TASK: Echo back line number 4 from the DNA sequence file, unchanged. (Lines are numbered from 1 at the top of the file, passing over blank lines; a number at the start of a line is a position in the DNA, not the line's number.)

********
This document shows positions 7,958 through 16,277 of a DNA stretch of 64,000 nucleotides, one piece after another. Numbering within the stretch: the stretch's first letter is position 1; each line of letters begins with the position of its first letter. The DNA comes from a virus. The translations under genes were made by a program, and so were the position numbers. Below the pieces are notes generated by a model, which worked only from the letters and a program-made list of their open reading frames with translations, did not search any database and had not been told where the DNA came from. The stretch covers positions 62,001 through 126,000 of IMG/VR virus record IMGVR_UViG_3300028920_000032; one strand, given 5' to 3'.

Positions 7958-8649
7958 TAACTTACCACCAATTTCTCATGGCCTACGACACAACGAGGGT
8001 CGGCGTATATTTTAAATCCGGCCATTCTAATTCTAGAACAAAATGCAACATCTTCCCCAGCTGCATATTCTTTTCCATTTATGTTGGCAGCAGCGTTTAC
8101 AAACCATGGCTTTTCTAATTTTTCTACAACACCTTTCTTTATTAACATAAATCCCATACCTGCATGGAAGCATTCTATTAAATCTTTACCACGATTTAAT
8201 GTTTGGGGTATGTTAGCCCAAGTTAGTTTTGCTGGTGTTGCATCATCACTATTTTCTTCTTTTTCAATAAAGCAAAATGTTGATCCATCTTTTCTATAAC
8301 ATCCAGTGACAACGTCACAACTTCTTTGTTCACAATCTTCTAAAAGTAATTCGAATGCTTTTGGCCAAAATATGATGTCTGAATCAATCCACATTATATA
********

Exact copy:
8001 CGGCGTATATTTTAAATCCGGCCATTCTAATTCTAGAACAAAATGCAACATCTTCCCCAGCTGCATATTCTTTTCCATTTATGTTGGCAGCAGCGTTTAC